Most of us have heard the term “target market”, but how many of us have taken the time to actually sit down, with pen in hand, and define our target market? Lets change that today.
A target market is a specific group of consumers at which a company aims its products and services. They are the target market because they are most likely to respond to your product, service, or information. By “respond”, we mean that they are most likely to buy, consume, sign up, read, or otherwise be engaged with what you disseminate. Your target market is most likely to be a sneezer for you. And because what you have to offer resonates with them, your marketing efforts will be most effective with this group. You will get the highest ROI (return on investment) with this group, in terms of your time and money, than with other groups.
So this target market sounds pretty great! How do I define who they are?
In the marketing world, there are different segments that are used to define a target market (adapted from smallbusinessnotes.com):
- Demographic Segment – Age, income, occupation
- Geographic Segment – Location
- Psychographic Segment – Lifestyle preferences
- Use-Based Segment – Frequency of usage, ex. travel
- Benefit Segment – Desire for same product benefits, ex. luxury
Not all of these factors will be applicable to your target market. For instance, here at Brilliant Business Moms, a main element of our target market is that they are female (and most likely, moms!), however geography is not really a factor.
In his book The $100 Start Up (affiliate link) Chris Guillebeau helps us to understand our target market by asking, “Who are your people?” Chris found that his target market didn't fit into a traditional demographic segment. Instead, they were people of all types, with the common thread of wanting to live their life unconventionally. They were big dreamers who wanted to make a difference.
So what about you? How can you define your target market? Lets brainstorm and come up with a nice long list of possibilities. Start out by just thinking about what makes sense to you. What type of person would want what you have to offer? It might even help to write out a persona about who this person is, and what they might be like. Dig in deeper and actually think of a person you know that you think would be part of your target market, and ask them questions about themselves. Write down anything that you learn or anything that comes to mind.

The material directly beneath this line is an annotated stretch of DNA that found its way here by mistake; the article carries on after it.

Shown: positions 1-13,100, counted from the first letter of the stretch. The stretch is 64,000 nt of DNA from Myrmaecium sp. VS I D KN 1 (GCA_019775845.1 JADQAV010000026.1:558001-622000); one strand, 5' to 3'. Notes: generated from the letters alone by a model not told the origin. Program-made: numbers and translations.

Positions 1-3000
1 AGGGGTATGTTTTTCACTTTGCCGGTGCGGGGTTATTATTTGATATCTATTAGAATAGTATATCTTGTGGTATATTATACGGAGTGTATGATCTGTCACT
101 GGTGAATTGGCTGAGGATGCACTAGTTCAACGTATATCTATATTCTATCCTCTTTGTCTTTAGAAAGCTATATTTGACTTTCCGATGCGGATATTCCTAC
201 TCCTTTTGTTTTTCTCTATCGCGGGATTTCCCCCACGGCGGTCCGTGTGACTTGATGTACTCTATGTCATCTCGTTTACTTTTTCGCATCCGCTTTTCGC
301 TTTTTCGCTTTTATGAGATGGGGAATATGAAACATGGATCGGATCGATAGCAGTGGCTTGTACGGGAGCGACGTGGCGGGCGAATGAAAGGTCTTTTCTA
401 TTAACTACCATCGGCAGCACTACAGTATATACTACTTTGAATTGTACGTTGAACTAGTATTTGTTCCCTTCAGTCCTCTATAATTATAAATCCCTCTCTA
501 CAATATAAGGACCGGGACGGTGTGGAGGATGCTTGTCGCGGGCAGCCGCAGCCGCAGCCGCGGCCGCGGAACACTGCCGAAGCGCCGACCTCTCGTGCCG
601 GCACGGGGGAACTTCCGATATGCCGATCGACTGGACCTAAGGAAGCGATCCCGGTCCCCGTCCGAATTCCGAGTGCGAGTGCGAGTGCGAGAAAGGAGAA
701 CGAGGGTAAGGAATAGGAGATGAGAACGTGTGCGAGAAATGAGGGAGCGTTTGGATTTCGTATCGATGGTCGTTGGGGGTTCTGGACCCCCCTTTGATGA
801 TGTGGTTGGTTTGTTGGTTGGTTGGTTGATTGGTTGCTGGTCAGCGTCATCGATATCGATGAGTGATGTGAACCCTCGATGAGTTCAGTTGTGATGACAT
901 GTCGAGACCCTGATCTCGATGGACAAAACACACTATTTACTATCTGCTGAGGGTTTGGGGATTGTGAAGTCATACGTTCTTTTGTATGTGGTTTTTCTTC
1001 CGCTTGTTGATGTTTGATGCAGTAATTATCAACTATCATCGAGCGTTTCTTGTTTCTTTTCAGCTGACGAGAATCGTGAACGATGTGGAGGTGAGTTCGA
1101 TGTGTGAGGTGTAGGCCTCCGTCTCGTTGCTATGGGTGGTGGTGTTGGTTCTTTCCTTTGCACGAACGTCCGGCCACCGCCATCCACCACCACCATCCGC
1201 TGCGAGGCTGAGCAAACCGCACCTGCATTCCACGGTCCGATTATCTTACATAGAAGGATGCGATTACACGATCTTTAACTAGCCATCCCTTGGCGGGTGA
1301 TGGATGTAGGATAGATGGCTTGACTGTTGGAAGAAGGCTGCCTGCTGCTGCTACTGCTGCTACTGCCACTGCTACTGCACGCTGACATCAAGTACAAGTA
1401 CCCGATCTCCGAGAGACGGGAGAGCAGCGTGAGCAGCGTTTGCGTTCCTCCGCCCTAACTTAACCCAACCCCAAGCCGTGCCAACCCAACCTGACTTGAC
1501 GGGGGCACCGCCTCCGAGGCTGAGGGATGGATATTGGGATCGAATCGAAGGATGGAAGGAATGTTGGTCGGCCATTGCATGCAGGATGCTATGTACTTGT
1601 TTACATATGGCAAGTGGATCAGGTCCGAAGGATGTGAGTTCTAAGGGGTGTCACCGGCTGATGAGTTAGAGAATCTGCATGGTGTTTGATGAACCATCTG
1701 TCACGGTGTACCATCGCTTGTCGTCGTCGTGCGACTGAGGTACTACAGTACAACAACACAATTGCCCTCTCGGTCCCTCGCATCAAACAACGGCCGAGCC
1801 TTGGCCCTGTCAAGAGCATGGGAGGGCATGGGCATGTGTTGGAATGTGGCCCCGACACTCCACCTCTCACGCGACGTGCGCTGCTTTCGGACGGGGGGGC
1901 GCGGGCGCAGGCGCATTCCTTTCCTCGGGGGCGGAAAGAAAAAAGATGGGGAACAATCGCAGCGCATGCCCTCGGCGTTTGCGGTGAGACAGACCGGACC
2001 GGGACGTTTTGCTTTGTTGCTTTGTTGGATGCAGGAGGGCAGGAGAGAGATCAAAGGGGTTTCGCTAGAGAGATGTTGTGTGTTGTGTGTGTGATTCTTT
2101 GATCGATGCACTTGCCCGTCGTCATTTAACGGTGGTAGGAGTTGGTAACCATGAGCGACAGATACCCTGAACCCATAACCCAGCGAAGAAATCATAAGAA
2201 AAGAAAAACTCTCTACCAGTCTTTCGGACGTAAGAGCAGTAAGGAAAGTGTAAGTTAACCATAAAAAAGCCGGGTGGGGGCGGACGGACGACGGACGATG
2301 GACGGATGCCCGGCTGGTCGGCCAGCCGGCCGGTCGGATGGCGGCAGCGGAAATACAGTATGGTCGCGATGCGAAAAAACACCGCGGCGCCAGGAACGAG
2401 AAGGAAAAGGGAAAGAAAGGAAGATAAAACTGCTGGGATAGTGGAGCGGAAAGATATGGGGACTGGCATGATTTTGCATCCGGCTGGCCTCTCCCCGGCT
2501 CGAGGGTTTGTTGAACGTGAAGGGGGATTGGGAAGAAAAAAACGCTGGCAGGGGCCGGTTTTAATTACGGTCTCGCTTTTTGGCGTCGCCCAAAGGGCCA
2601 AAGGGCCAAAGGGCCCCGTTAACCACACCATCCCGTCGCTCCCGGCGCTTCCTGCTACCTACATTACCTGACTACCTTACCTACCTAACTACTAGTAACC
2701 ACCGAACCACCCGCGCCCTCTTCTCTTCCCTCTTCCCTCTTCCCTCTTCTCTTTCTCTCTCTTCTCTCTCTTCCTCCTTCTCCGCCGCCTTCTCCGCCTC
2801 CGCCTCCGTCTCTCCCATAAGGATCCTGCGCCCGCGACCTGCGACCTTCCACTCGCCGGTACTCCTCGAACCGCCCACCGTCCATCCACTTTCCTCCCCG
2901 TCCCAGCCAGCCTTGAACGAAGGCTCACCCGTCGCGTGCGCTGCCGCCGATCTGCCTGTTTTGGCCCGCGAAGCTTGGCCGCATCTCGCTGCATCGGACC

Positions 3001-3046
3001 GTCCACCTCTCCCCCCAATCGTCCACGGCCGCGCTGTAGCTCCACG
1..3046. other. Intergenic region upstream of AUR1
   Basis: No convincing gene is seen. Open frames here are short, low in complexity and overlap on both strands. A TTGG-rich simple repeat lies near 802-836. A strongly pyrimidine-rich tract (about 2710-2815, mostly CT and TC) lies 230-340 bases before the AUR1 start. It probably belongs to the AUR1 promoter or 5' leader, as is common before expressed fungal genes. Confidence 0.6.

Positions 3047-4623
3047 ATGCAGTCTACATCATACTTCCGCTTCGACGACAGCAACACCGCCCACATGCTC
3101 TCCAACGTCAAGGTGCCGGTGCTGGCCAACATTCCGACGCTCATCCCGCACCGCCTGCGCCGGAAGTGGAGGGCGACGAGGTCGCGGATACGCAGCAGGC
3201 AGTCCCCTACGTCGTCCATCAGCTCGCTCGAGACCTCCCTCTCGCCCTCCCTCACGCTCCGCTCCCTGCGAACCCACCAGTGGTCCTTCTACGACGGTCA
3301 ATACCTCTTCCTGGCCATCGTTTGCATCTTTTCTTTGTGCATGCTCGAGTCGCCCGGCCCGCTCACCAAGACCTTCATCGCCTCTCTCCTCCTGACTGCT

If you are already in business, you may not realize that you already have some data on your target market. If you are an Etsy shop owner, take a look at your past customers, your convos, and your reviews. Is there a demographic or geographic trend among your customers? In your reviews, do people mention how they used your product, what event it was for, or if they gave it as a gift to someone? Comb through past communications with customers, and jot down things they mention. You may begin to see a pattern you hadn't realized was there.
If you are a blogger, you can do something similar. Take a look at comments that people have left on your website or on social media. Begin to jot down things you glean from their comments and communications, and look for patterns there. Use all of this information to define your target market.
If you already have an audience, conducting a short survey to learn more about them can be extremely helpful. Take that opportunity to learn who they are as people, what their values are, what their struggles are.
Are you a member of your own target market? Chances are you might be! Write down your own values, demographics, lifestyle choices, and more.
Now that you have quite a long list of thoughts and data, begin to look for patterns and trends. Circle the items on your list that keep popping up. These items define your target market.
There's one other point to consider. Your product may be for a certain target market, but it may be purchased by another set of people entirely. For instance, if you sell something for children, it's almost as though you have two target markets to consider: the children who will use your product and the parents and grandparents who will buy it. The same holds true for an item that is most often purchased as a gift. In these instances, keep both target markets in mind during the product creation phase and the marketing phase.
Defining your target market is not a static process, it may take refining as you learn more along the way. For instance, in Episode 48, Melissa Kaiserman initially thought that her target market would be other very thrifty people like herself. She advertised on frugal-living blogs, but that didn't pan out very well. When she advertised on organizing blogs and began to see results, she knew she was onto something. Her target market was a little different than she initially thought, and so she tweaked her vision.
If you have multiple products, your target market may be slightly different for each product.
Fizzle (affiliate link) put out a great resource for defining your target market but also for determining new product ideas based off of your target market. This is a free resource you'll receive by signing up for their blog newsletter.
Use those little gray cells of yours, pay attention, and define your target market. Describe this person in writing and use it to help guide your marketing and product development decisions. When you do, we want to hear about it! Let's chat in the comments!